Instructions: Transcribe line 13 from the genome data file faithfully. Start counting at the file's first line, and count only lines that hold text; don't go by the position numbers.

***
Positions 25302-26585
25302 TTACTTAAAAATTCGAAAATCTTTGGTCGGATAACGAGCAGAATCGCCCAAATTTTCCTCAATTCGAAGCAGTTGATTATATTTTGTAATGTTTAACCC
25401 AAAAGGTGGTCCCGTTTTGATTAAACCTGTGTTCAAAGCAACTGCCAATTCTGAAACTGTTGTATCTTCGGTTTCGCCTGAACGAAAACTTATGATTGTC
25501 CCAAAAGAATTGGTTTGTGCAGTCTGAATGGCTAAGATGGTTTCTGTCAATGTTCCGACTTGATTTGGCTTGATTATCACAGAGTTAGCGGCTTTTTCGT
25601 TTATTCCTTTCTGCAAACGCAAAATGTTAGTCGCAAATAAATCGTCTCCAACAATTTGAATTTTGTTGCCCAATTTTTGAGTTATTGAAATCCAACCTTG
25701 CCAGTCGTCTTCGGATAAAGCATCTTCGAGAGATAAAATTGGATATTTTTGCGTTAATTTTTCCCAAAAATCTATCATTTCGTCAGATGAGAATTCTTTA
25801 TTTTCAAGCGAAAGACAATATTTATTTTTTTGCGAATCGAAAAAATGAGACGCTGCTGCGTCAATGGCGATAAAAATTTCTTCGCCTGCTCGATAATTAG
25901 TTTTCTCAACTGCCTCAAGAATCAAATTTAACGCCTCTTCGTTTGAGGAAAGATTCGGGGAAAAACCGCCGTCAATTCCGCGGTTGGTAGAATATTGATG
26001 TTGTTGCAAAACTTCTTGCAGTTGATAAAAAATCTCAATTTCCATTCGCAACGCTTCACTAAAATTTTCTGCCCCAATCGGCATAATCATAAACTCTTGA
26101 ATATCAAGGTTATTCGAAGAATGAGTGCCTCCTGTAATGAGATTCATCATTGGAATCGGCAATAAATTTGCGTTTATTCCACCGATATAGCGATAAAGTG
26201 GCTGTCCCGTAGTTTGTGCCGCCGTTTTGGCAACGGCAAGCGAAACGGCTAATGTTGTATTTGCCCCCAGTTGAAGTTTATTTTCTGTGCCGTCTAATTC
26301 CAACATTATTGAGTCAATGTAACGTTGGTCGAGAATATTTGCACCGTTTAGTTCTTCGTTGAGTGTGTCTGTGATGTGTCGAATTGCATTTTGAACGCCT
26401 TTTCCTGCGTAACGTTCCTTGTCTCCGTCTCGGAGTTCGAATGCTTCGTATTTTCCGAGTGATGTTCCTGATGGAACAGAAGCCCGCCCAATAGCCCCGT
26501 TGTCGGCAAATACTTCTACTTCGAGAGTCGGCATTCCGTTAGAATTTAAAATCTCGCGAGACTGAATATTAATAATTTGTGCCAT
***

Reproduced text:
26401 TTTCCTGCGTAACGTTCCTTGTCTCCGTCTCGGAGTTCGAATGCTTCGTATTTTCCGAGTGATGTTCCTGATGGAACAGAAGCCCGCCCAATAGCCCCGT